There is a legend that, when the fires died and the ashes settled, the bones of the Grand Master were taken away and kept. Believers in the tale of the Larmenius Charter (see Chapter 9), a secret document that passed control of the order onward to the present day, say that when the document was rediscovered in the 1700s, the charred bones of Jacques de Molay were still contained in the box with it, wrapped in white cloth.


      • #93
        Chapter 17

        Ten Places That May Be Hiding the Templar Treasure
        In This Chapter
        ● Digging for Templar treasure
        ● Discovering medieval hiding places
        ● Looking for secrets in plain sight

        Let’s cut to the chase.
        This chapter is the real reason you picked up this book. You aren’t buying for a second that the Templars only had some lofty spiritual treasure, or that the bloodline of Christ was the most valuable thing they were hiding. You know the Templars fled France with a whopping wad of swag, lucre, and pelf. There’s just gotta be a buried treasure somewhere — there’s just gotta! And all you need is a map and a shovel. So, in this chapter, we list ten places that the Templars are alleged by various sources to have stuffed their loot.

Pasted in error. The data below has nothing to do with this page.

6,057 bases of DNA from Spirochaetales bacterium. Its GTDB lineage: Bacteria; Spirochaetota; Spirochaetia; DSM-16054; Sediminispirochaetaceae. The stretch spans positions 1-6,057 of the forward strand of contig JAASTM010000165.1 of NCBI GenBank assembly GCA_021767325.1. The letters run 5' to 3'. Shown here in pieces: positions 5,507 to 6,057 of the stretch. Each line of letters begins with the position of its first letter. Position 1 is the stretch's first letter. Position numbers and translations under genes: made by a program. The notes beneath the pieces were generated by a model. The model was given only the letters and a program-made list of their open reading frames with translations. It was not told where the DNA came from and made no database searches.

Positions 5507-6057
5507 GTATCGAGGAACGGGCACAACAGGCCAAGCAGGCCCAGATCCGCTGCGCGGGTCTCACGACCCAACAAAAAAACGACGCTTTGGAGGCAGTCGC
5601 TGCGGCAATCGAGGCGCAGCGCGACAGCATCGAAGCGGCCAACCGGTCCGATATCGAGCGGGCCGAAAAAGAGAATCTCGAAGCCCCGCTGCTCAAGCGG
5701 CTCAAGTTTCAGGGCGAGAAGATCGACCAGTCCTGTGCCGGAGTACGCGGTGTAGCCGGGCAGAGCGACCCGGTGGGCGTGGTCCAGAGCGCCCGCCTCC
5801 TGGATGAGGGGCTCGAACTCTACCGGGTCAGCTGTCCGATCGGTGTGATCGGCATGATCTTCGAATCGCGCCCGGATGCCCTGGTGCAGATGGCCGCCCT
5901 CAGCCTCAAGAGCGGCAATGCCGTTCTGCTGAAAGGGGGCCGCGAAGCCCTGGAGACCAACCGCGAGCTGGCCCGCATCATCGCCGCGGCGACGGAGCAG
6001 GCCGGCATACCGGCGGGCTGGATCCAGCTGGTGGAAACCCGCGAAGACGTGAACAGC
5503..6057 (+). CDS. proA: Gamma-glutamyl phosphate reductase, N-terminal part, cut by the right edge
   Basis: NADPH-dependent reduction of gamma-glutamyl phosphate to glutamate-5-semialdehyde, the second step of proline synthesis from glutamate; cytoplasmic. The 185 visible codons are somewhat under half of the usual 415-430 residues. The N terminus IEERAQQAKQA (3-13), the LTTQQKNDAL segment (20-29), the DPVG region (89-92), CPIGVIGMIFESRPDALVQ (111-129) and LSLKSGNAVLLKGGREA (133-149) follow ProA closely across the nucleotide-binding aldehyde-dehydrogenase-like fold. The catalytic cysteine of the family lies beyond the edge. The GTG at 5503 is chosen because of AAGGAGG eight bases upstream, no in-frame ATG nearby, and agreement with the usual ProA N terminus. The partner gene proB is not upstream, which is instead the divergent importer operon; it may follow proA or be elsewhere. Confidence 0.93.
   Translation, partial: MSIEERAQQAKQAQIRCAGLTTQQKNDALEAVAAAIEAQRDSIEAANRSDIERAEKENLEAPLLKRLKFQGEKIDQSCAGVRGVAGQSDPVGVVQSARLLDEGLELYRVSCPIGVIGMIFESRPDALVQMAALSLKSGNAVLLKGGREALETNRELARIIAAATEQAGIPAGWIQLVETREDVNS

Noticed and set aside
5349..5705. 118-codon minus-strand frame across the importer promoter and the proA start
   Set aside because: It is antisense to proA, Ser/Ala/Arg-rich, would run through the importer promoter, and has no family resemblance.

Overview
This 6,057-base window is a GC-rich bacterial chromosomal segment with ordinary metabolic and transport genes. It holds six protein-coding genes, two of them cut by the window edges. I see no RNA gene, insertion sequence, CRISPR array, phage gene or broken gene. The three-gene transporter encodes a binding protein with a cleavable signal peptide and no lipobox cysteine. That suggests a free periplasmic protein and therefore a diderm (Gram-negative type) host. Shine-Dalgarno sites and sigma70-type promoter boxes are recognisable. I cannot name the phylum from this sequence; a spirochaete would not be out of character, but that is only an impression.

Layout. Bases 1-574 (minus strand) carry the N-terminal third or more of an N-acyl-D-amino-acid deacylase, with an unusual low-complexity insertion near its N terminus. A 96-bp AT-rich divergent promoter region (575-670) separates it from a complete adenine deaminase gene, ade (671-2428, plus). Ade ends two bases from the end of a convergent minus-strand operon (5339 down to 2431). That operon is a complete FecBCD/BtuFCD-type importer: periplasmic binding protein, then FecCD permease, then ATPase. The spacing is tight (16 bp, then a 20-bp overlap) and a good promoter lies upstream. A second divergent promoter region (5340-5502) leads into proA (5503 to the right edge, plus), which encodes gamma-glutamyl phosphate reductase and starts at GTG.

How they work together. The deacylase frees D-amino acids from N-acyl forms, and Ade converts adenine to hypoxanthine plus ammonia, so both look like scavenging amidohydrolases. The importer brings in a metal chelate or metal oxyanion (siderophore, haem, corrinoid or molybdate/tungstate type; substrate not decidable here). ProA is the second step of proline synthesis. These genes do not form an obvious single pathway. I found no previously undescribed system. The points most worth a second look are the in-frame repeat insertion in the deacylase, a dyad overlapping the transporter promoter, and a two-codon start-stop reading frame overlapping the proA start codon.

Please obey all No Trespassing signs, and remember that if you’re caught packing explosives, we’re not bailing you out of some foreign jug.

        Rosslyn Chapel (Roslin, Scotland)
        This is it. This is the Mother of All Hiding Places. We discuss Rosslyn Chapel throughout this book, and it’s the location of the big finish of Dan Brown’s The Da Vinci Code. The Chapel is the focus of a huge spectrum of speculative scrutiny, and every year brings a new theory — or five — about what its thousands of peculiar carvings really mean, what’s hidden in its columns, and what’s buried in its crypt. Never mind that, so far, all that’s been found in its floors are dead Scotsmen.

        There’s an old legend rattling around that if you stand on a special spot in the chapel and blow a particular note on a special horn, the secret passage will open and the treasure will be revealed. It hasn’t happened yet.
        If you’re a careful reader, you’ll notice that we also include Rosslyn Chapel in the list of possible locations of the Holy Grail in Chapter 16. It’s all there.

        Oak Island Money Pit (Nova Scotia, Canada)
        This tiny island off the coast of Nova Scotia has been the subject of speculation since the discovery of a mysterious hole in the ground in 1795. So far, no one has reached the bottom, and manmade barriers have been struck regularly enough during the troublesome excavation that those involved have been convinced a massive treasure is just beyond the next layer. Although speculation has raged for more than two centuries about what’s at the bottom, nothing of serious value has ever been found. Still, enthusiasts have claimed that the pit hides pirate treasure, lost Spanish gold, bizarre otherworldly deposits from UFOs, or, most important for our discussion, Templar treasure.